Suluk46 Backcountry Team – Sponsorship

suluk46Greetings Hikers,

Today I am very excited to announce that I have become a sponsored hiker of Suluk46, joining their Backcountry Team sponsorship program.

The owner of Suluk46, Steve Evans, and I have been in contact with each other for a number of years now. He has traveled the world, lives in Canada, and is the maker of some of the finest gear that I have ever purchased.

Steve has a great YouTube Channel that I have followed since he started posting videos.

He is one of the very few hikers in the world that has a decent amount of miles using a 0.34 cuben fiber tarp, and I am not positive but I think he has the second most miles of anybody, after myself. He strives for everything that I strive for: intimate knowledge of your gear, having the finest gear that does what it is designed to do, and the experience to be able to go out there and push yourself without putting yourself at risk.

I have been a long time user of his gear and have never purchased a single piece of gear from him that I felt was sub-par in any way.

The Suluk46 Titanium Windscreen is an absolute vital part of my sub two ounce cook kit (see video).

The Suluk46 Collapsible Titanium Stove is without a doubt the best wood burning stove for sub 400ml cups that exists. (see my review)

The Suluk46 Titanium Trowel is unquestionably the toughest and lightest full size trowel that I have ever owned. (see my review)

I am presently testing his newest product, the Suluk46 Titanium Double-wall Wood burning Stove, and it has been truly amazing me. (full review coming after I get more testing in different weather conditions) It is a sub-three ounce dream for wood burning fans!

And one of these days I am going to end up buying the Suluk46 Titanium/Carbon Fiber Ice Tool. I almost bought it the end of last year but I was not sure of just how long of a handle I would want and have been testing different length handles on some cheap’o ice axes this winter. Still not sure to be honest… what a tricky thing it is, trying to pick the best length for an ice tool.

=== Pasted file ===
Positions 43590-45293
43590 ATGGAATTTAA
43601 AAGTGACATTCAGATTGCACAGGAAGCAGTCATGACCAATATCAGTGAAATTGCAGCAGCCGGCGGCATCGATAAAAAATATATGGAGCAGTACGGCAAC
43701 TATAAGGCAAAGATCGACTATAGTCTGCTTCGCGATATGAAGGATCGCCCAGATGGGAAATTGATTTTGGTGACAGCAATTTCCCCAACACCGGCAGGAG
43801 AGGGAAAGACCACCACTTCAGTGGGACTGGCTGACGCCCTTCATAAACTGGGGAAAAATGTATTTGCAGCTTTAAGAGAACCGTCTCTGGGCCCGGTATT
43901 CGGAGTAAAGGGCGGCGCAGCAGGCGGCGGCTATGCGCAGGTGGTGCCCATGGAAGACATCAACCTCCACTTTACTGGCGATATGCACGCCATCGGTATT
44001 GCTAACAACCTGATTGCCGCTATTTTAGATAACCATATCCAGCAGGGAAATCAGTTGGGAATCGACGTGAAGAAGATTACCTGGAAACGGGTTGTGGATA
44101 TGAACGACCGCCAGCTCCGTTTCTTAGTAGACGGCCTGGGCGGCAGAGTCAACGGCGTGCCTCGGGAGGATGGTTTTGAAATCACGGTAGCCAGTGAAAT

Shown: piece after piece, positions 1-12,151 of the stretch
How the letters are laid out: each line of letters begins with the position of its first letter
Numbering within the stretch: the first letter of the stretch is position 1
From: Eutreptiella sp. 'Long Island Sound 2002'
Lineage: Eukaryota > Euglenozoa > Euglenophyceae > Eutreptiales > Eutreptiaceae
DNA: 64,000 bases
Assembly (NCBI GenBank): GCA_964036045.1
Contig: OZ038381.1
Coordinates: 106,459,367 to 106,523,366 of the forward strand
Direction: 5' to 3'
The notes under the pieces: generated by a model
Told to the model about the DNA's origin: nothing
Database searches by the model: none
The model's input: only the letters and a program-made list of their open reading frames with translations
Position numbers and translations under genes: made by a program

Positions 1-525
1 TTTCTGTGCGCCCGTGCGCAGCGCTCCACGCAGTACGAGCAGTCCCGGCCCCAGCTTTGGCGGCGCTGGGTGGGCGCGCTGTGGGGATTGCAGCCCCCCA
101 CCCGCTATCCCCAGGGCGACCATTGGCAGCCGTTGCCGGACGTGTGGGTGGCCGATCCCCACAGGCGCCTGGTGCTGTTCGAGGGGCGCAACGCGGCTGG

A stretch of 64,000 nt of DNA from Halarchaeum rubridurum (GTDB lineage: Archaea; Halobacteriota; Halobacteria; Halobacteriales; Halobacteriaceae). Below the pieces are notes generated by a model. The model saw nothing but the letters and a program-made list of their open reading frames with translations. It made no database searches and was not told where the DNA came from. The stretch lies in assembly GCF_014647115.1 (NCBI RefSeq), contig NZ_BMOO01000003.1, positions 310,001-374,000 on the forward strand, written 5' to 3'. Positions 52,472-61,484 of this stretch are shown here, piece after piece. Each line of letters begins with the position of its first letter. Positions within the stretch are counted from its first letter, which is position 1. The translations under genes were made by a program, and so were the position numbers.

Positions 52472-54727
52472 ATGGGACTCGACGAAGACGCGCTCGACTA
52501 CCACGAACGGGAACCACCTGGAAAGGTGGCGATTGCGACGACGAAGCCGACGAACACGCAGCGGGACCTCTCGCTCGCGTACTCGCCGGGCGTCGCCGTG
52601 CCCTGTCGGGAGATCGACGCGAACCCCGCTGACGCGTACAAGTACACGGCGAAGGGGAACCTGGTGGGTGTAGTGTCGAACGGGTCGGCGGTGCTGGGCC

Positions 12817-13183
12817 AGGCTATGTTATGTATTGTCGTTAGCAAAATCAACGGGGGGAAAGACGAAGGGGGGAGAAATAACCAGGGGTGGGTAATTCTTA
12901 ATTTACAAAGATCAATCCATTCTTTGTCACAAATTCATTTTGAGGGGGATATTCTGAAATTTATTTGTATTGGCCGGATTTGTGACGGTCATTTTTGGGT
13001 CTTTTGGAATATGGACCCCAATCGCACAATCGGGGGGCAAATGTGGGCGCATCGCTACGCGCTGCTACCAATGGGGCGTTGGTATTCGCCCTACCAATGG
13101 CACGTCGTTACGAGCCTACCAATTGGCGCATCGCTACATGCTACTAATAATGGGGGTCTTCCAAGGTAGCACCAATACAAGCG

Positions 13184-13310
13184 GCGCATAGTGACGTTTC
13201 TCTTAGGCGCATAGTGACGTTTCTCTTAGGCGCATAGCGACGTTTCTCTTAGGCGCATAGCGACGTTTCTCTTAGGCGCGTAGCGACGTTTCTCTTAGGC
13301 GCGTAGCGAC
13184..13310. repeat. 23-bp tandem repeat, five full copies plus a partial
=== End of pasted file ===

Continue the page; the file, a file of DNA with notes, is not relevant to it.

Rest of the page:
As a hiker, and as many of my readers know, I tend to really push the boundaries of gear. It has been this reason that I have sought out companies such as Suluk46 in order to find gear that allows me to push the boundaries without excessive risks. I demand the lightest weight gear possible, and at the same time I also demand that gear to handle situations that weekender gear would never be able to survive in. Not that I am abuse towards my gear, but rather because I carry so very little gear as a SUL/XUL hiker, what gear I do have has to perform without failure every time it is called upon. Suluk46 has become one of my go-to companies for gear that I know I can buy – and trust that it will perform without failures and be as lightweight as a piece of gear can be made with modern material.

I know that a lot of my readers have bought gear from Suluk46 and that is awesome – if you have not already bought some gear from them, I would really encourage you to check out what they offer.

I am truly grateful to Steve Evans, to Suluk46, for adding me as a member of the Suluk46 Backcountry Team!!

+John Abela

suluk46_sponsorship

Suluk46 Titanium Trowel

Suluk46 Titanium Trowel
Suluk46 Titanium Trowel

Greetings Hikers,